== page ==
MDNews

So You Want to Play Doctor?




With the ever-increasing number of rules and regulations that doctors face from several different governing authorities, many doctors just leaving medical school are opting to work for others as employees; however, there are those spirited entrepreneurs who want to run their own medical practice.

If you are one of those independent types about to embark on running your own medical practice, there are a few thoughts your CPA would like for you to keep in mind. Now, if you are buying into an existing medical practice, then there are many different planning ideas to discuss. This discussion is for those starting their own practices.

As you have already heard many times, operating a medical practice is so much more than just seeing patients. The practice must be run like any other business where expenses must be watched closely and income must be earned and collected. You may be starting your practice already with a lot of debt from school and life. There is a strong tendency to want to reward yourself for all your hard work to date. Proceed with great caution to avoid getting in over your head with that big house and expensive foreign car. Keep in mind that you will probably need to borrow money for your medical practice, so loading yourself with personal debt will make you look unattractive to bankers while causing a financial burden that can weigh you down mentally.

Before you start your practice, you need to decide many things. From a tax perspective, your choice of taxable entity to run your practice is key. Running your practice as an S corporation is often the most advantageous tax wise; however, that decision should come from discussion with your CPA and attorney. Many doctors starting their practices fail to understand the amount of income tax and payroll tax they face almost immediately. This happens because many doctors are not accustomed to the level of income they begin to earn. It is very important that you have an estimate of the income tax and payroll taxes you are incurring each quarter so that you pay in those taxes each quarter. Falling behind on taxes is a major problem for many young doctors; however, it is more likely the case that if you are starting your own practice, the income will be slow to come in, but the expenses will mount very quickly. Preparing a budget of cash in and cash out for the first 24 months of your practice can be a great tool to understanding what is possible and how to plan for cash shortfalls and avoid unexpected expenses.

Choosing the location of your medical practice may seem obvious. It is definitely not. You need to consider many issues in choosing your location and the actual office space. An experienced real estate agent who specializes in the medical field is invaluable here for both location choice and negotiation with the landlord. Always remember that you are running a business that has many competitors for your patients.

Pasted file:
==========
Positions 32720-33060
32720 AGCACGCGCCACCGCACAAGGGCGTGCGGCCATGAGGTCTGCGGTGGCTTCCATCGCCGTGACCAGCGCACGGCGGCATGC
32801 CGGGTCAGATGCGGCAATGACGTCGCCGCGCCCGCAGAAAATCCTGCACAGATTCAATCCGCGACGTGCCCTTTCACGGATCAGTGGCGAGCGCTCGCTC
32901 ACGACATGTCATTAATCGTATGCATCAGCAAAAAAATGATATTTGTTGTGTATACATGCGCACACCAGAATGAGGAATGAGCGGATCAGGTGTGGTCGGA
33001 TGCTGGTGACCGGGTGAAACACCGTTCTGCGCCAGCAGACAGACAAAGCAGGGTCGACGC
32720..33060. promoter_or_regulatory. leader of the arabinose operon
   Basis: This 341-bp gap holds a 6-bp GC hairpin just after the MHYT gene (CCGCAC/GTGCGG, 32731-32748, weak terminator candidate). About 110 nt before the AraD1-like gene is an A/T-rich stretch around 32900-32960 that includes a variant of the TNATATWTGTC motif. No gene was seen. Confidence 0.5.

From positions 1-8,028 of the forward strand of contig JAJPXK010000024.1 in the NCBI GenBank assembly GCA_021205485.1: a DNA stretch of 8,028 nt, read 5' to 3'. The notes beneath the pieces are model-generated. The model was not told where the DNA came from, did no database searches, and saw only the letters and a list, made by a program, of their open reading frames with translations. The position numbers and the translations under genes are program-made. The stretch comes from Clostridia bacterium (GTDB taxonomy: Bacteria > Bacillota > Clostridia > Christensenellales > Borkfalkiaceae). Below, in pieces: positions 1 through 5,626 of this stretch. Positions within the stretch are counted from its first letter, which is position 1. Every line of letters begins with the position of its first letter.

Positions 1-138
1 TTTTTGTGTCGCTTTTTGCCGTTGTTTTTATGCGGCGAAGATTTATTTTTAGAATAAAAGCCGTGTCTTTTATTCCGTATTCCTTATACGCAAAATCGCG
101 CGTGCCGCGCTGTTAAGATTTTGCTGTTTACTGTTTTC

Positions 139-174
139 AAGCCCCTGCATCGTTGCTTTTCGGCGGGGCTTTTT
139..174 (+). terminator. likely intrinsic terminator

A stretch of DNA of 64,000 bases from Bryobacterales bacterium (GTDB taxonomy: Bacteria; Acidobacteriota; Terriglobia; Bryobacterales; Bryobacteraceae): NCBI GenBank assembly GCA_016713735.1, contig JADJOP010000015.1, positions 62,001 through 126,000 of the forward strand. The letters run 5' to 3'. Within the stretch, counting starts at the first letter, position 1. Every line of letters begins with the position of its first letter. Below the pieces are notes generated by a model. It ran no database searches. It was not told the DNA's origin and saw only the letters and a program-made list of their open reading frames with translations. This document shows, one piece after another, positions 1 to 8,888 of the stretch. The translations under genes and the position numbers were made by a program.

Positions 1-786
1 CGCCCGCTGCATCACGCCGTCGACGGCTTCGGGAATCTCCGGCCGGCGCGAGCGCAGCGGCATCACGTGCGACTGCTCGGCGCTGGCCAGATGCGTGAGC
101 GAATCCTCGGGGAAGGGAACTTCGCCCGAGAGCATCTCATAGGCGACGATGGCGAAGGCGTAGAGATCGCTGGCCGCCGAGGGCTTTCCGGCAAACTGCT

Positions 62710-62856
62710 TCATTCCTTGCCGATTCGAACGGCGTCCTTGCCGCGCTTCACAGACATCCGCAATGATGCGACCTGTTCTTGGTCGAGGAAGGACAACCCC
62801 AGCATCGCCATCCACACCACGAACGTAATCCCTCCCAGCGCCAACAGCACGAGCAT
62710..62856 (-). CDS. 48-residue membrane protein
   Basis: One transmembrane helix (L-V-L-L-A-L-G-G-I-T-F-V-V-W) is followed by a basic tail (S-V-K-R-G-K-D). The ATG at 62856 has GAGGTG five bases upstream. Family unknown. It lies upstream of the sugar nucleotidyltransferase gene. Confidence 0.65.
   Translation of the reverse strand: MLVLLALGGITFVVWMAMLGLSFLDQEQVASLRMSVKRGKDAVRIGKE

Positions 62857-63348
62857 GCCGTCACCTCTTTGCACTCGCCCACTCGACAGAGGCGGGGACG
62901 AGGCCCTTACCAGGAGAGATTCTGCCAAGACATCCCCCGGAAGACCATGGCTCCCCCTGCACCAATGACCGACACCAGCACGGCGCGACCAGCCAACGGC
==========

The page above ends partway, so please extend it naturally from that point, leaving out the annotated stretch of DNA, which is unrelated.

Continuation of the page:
You say you have done your homework and are ready to start your practice. Do you have a good banker that works with doctors? Did you get an experienced billing service? What about that bookkeeper who will provide you with current check book balances and financial statements? Finding that office manager who can oversee all the functions in your office is probably one of the most difficult things to do. Seek the advice of a medical consultant to help you find this person. Your county medical society can also be a great source for help.

If you entered a recruitment agreement with a hospital that provides a loan guarantee for a period of time, be sure to understand the tax ramifications of that loan guarantee. The money coming in from the agreement is not ordinarily taxed right away. That money, however, is used to pay expenses that are currently deductible. This leads to having large expenses in the initial year coupled with a smaller income; however, that loan guarantee becomes income later as you fulfill your obligation to the hospital. This mismatching of deductions and income can be a problem. Your CPA can help reduce the tax impact of this mismatching.

Starting your own medical practice can seem daunting. You have already worked so hard to get to where you are now, only to hear that you have just started. Take pride in what you have done, and know that running your own practice has great potential for great reward. Now go for it!

Jim Rice, CPA, is a shareholder at Sol Schwartz & Associates, P.C. (jprice@ssacpa.com). He has 32 years of experience in public accounting. In addition to providing business consultation, financial planning and various other accounting services, Rice specializes in income tax planning and consultation. He works with a high concentration of physician practices and high net-worth individuals. Contact Rice at (210) 384-8000, ext. 112.

MD News April 2011, San Antonio


COMMENT ON THIS ARTICLE